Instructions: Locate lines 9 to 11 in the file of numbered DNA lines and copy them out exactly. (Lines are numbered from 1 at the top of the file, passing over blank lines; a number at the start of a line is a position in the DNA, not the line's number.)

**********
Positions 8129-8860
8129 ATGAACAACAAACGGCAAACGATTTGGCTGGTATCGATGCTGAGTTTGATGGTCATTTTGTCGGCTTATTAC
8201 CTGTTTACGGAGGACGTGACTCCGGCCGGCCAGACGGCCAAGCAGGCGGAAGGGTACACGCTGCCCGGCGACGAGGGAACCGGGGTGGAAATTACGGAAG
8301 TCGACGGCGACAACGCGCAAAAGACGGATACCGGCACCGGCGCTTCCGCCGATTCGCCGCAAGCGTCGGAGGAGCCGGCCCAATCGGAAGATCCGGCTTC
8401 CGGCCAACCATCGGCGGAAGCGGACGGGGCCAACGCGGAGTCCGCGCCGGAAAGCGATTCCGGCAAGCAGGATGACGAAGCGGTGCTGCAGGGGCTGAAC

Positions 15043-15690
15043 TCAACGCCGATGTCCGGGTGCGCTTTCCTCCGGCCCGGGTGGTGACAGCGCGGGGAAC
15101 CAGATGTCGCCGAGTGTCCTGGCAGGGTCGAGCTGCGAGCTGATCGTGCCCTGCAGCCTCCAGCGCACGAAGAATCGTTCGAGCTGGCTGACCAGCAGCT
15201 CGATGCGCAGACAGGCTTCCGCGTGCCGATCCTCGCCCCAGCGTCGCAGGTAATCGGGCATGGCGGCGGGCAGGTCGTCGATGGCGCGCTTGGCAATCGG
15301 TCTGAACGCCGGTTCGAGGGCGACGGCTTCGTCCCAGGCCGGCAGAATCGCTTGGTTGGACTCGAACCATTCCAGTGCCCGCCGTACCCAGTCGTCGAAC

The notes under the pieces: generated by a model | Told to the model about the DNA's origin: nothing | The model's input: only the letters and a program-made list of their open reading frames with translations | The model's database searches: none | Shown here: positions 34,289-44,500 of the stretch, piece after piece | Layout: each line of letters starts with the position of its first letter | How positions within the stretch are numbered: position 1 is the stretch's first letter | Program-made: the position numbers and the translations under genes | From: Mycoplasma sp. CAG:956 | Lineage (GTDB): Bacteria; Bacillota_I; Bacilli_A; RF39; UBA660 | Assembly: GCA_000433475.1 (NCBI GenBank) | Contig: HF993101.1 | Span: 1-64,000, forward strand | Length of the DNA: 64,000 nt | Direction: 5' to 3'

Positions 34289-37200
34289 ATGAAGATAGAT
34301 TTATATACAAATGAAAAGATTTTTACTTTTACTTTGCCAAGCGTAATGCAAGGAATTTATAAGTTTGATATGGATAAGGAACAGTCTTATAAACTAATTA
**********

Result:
15201 CGATGCGCAGACAGGCTTCCGCGTGCCGATCCTCGCCCCAGCGTCGCAGGTAATCGGGCATGGCGGCGGGCAGGTCGTCGATGGCGCGCTTGGCAATCGG
15301 TCTGAACGCCGGTTCGAGGGCGACGGCTTCGTCCCAGGCCGGCAGAATCGCTTGGTTGGACTCGAACCATTCCAGTGCCCGCCGTACCCAGTCGTCGAAC

The notes under the pieces: generated by a model | Told to the model about the DNA's origin: nothing | The model's input: only the letters and a program-made list of their open reading frames with translations | The model's database searches: none | Shown here: positions 34,289-44,500 of the stretch, piece after piece | Layout: each line of letters starts with the position of its first letter | How positions within the stretch are numbered: position 1 is the stretch's first letter | Program-made: the position numbers and the translations under genes | From: Mycoplasma sp. CAG:956 | Lineage (GTDB): Bacteria; Bacillota_I; Bacilli_A; RF39; UBA660 | Assembly: GCA_000433475.1 (NCBI GenBank) | Contig: HF993101.1 | Span: 1-64,000, forward strand | Length of the DNA: 64,000 nt | Direction: 5' to 3'